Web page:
Relative to conventional therapy, surgically induced weight loss was a dominant alternative (associated with health care savings and health benefits) for managing type 2 diabetes in obese patients. On average, surgical therapy was associated with health care savings of 2,400 AUD and an additional 1.2 discounted QALYs per patient (95% CI dominant to 48,400 per QALY for ICER). The probability of surgical therapy being dominant and cost-effective was 57 and 98%, respectively. Results are summarized in Table 3.
Uncertainty in model values and assumptions either maintained the dominant status of surgical therapy or shifted it into a very cost-effective status (< 7,000 AUD per QALY), with the following exceptions. Worst-case scenarios for the intervention effect and the annual cost of treating type 2 diabetes shifted the economic status of surgical therapy from dominant to cost-effective (39,700 AUD and 13,400 AUD per QALY, respectively). Combining the intervention effect and duration of diabetes remission in worst-case scenarios also shifted the economic status of surgical therapy to cost-effective (48,200 AUD per QALY). Detailed uncertainty results are listed in an online appendix (available at http://care.diabetesjournals.org/cgi/content/full/dc08-1749/DC1). Threshold analysis indicated that surgical therapy is cost-effective when the mean duration of remission from type 2 diabetes is at least 2 years and dominant when the mean duration of remission is at least 10 years.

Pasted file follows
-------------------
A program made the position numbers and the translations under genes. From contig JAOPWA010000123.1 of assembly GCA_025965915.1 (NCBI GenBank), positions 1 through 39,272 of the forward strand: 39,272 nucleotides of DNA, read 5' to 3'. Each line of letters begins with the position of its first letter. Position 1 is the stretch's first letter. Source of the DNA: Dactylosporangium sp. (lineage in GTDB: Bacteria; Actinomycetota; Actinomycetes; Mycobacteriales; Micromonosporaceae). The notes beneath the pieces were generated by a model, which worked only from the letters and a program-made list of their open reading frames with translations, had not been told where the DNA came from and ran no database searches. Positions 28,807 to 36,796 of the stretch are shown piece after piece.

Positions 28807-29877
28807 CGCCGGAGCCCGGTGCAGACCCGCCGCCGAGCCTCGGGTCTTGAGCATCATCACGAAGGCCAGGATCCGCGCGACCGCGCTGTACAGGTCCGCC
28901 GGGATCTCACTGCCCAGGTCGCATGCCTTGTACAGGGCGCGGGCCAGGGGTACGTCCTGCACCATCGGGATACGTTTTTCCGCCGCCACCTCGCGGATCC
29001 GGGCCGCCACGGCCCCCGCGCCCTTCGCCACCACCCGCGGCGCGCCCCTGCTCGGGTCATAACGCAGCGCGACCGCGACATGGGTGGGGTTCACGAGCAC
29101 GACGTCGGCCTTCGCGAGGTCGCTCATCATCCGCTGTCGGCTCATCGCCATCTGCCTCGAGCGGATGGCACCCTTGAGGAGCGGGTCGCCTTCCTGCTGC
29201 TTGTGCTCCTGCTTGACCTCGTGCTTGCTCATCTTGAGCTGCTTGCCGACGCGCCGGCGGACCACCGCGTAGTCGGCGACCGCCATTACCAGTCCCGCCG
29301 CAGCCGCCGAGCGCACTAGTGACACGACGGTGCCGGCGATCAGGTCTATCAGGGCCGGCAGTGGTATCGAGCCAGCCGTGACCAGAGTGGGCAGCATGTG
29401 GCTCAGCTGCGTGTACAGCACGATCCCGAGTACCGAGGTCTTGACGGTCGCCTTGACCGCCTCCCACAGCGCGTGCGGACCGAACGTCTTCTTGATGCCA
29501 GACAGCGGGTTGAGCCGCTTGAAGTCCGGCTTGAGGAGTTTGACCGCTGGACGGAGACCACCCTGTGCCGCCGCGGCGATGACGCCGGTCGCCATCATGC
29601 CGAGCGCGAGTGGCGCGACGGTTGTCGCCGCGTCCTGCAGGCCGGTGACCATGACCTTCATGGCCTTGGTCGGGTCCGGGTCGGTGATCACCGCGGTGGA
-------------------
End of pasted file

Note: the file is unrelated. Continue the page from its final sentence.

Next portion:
Discounted results from this analysis suggest that both health gains and health care cost savings are likely realized by substituting conventional therapy with surgical therapy for obese patients presenting with recently diagnosed type 2 diabetes. Strictly from a cost perspective (disregarding quality of life and life expectancy benefits of diabetes remission), this analysis suggests that after 10 years the return on investment of surgical therapy is fully recovered through savings in health care costs to treat type 2 diabetes in the surgical group.
These results underestimate the potential benefits of surgical therapy. First, this analysis captures only one benefit: the remission of type 2 diabetes. The surgical intervention also facilitated significant and sustained weight loss (mean BMI from 37 to 29 kg/m2). The analysis did not seek to capture non–diabetes-related 1) health care cost savings associated with a reduction in obesity-related morbidity (19), 2) improvements in quality of life attributable to weight loss after bariatric surgery (20), or 3) survival benefits of weight loss after bariatric surgery (19,21). Second, the analysis did not endeavor to capture the substantial benefits from glycemic control demonstrated by surgical patients who did not achieve type 2 diabetes remission. Third, we did not apply a differential duration of diabetes remission to conventional therapy patients, despite evidence that nonsurgical interventions fail to demonstrate maintenance of weight loss over time (22), which may correlate with faster diabetes relapse. Finally, no benefits were applied to the trial period.
Previous studies have found surgically induced weight loss to be a cost-effective intervention for managing obesity (1,2). This study finds surgically induced weight loss for managing type 2 diabetes in the obese population to be superior from an economic perspective because it is generates both cost savings and health benefits. The cost-saving result is consistent with findings from a 2008 U.S. study by Cremieux et al. (23), which found, based on a third-party payer perspective of actual patient costs, that the initial investment in bariatric surgery was offset by downstream health care savings after 4 years.